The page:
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United States: Essays 1952-1992 - "Edmund Wilson, Tax Dodger" (1963) Summary & Analysis

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Vidal reviews and endorses literary critic Edmund Wilson's "extraordinary polemic" against the American income tax and its enforcers, The Cold War and the Income Tax. Busy with his various writing and editing projects, four marriages and faltering royalties, Wilson ran afoul of the Internal Revenue Service in the amount of $20,000 which grew with interest and fines to $60,000, and learned to his surprise that any and all assets could be seized and liquidated.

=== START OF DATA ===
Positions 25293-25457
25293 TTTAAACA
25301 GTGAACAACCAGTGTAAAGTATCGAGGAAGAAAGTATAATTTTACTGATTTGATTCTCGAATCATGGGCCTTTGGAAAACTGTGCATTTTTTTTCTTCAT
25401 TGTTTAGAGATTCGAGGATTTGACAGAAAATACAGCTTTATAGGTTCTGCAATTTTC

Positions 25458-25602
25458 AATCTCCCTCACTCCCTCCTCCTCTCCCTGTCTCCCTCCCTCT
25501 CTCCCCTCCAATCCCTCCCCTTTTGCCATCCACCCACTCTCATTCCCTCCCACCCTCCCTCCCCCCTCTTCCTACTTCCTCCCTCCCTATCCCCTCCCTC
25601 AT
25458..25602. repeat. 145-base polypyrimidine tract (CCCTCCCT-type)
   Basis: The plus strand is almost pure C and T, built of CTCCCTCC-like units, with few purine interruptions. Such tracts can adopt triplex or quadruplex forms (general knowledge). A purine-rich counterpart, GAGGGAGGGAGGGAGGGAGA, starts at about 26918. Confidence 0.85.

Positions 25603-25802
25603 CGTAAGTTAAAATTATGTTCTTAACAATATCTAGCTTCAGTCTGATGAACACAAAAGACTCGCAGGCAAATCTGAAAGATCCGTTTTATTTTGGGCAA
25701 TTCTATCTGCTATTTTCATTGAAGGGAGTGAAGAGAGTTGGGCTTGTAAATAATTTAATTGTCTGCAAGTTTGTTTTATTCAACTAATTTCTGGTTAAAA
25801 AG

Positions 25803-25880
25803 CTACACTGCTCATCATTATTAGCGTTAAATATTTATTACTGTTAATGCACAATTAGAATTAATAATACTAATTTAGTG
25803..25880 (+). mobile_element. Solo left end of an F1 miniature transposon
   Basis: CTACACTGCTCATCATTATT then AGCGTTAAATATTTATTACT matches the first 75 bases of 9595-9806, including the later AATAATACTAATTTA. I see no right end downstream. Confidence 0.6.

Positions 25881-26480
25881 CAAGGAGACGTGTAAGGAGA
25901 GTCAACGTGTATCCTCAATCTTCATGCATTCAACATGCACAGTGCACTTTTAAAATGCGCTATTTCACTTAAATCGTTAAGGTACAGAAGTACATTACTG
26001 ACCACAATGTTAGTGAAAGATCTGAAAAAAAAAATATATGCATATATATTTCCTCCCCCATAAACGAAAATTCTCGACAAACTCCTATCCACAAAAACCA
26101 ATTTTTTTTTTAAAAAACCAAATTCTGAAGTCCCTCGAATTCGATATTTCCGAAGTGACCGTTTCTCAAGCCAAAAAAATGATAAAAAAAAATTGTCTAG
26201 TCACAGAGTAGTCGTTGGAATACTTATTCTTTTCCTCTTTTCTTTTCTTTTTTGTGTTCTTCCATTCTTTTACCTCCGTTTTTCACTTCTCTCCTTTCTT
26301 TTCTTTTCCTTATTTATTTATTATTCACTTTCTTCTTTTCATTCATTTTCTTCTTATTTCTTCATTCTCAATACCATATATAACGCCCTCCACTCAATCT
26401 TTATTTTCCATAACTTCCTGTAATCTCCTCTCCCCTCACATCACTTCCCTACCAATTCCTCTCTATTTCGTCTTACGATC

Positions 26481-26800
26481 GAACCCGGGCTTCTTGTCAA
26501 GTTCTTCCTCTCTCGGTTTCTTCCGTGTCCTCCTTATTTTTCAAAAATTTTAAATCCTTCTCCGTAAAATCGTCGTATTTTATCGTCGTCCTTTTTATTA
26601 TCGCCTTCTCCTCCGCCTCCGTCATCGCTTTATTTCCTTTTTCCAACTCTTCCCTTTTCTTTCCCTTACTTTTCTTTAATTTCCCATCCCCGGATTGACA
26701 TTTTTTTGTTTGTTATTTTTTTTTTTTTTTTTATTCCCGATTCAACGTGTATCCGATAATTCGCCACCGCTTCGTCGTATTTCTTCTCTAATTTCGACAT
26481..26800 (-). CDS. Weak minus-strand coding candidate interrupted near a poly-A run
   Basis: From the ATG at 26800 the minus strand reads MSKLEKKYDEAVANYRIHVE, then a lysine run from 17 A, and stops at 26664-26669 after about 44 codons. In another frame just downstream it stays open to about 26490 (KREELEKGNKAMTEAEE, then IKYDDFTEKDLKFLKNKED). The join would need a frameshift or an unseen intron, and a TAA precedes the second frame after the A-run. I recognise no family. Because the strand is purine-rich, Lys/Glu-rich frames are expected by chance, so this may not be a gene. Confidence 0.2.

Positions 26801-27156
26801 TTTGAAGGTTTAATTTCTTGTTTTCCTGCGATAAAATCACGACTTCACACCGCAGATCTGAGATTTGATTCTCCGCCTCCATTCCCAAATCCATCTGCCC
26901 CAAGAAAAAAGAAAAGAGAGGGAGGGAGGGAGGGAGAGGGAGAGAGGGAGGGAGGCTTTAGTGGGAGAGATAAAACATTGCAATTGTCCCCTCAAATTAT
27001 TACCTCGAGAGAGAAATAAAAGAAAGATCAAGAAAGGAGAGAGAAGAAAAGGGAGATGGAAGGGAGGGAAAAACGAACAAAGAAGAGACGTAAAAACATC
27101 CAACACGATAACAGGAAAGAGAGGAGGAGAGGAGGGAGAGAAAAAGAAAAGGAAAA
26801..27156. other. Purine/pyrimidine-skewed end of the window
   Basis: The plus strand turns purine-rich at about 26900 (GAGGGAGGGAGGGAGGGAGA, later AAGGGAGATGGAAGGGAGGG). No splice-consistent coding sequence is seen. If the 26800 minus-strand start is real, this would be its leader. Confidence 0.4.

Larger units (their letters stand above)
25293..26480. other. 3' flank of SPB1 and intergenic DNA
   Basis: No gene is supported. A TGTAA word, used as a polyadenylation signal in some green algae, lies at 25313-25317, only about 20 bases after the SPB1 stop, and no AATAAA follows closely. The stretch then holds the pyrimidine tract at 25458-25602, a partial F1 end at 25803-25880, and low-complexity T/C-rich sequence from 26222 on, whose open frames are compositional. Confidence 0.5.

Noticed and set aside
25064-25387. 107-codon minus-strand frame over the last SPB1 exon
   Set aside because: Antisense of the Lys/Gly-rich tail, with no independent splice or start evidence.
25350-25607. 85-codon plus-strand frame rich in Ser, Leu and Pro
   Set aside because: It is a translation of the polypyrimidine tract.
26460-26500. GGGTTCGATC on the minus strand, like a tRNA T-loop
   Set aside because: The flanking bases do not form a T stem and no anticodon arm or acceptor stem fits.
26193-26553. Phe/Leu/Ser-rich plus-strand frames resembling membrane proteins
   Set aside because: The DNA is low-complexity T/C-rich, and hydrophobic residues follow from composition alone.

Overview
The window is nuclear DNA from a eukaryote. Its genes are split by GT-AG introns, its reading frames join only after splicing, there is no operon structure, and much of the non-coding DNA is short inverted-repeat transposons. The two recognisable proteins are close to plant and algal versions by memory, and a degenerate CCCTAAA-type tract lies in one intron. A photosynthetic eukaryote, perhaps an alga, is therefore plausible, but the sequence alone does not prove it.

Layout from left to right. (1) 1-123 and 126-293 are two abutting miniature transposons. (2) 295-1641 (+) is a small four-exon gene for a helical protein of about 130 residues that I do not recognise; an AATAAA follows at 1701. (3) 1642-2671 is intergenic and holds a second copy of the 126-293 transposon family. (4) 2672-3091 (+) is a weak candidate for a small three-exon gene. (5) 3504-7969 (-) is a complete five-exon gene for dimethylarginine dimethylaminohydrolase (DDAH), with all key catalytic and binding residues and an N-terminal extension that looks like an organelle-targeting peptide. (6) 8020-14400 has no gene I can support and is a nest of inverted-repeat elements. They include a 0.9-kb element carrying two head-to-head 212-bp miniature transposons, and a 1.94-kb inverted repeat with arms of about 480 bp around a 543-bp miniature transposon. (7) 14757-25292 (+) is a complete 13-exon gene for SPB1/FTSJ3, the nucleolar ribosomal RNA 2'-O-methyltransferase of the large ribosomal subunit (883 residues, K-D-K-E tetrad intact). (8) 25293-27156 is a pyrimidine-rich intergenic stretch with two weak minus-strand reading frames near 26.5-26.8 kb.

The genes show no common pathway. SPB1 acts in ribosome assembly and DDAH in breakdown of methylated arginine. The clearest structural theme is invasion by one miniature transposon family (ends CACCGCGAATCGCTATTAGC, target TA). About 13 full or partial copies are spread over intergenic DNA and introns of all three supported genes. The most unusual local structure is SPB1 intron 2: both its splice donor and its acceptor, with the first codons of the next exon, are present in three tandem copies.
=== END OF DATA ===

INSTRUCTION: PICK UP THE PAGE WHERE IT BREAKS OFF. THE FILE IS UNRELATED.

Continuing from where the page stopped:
Wilson's Kafkaesque encounter with the IRS is characterized by having one agent assigned to read all of his works in an attempt to discern whether his not paying taxes "was part of a sinister design to subvert a great nation," Vidal says. The legitimate investigation into his affairs was only aggravated by "the unrelenting impertinence of the investigators...

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This section contains 382 words
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